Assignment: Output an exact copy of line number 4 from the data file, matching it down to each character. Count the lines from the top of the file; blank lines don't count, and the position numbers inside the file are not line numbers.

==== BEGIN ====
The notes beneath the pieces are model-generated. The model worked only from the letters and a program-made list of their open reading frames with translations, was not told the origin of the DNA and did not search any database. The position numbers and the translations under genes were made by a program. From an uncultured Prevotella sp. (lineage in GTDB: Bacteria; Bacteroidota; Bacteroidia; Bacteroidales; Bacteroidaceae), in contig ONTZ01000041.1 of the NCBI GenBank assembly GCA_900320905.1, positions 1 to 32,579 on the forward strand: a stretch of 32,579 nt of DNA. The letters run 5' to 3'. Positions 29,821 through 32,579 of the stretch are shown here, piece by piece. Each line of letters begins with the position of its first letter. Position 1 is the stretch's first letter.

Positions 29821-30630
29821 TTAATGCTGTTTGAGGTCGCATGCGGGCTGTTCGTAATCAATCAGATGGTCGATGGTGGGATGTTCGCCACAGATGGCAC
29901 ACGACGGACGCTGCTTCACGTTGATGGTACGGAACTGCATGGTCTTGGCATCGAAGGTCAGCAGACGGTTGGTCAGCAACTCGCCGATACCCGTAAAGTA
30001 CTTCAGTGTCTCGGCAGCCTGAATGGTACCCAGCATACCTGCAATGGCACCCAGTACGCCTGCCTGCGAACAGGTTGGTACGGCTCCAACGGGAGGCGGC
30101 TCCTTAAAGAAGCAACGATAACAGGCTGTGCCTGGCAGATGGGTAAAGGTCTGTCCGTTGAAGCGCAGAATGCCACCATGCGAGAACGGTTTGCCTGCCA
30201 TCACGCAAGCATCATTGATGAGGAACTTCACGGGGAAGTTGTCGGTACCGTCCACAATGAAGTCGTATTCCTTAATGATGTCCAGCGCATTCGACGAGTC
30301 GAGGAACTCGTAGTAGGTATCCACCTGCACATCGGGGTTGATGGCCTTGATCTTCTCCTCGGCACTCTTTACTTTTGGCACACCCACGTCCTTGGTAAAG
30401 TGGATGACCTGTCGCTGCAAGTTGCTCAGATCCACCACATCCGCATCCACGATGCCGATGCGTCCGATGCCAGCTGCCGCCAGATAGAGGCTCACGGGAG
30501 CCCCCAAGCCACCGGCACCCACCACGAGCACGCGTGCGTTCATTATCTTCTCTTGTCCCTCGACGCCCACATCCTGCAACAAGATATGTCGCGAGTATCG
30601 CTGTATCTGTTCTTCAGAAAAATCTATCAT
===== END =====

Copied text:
29901 ACGACGGACGCTGCTTCACGTTGATGGTACGGAACTGCATGGTCTTGGCATCGAAGGTCAGCAGACGGTTGGTCAGCAACTCGCCGATACCCGTAAAGTA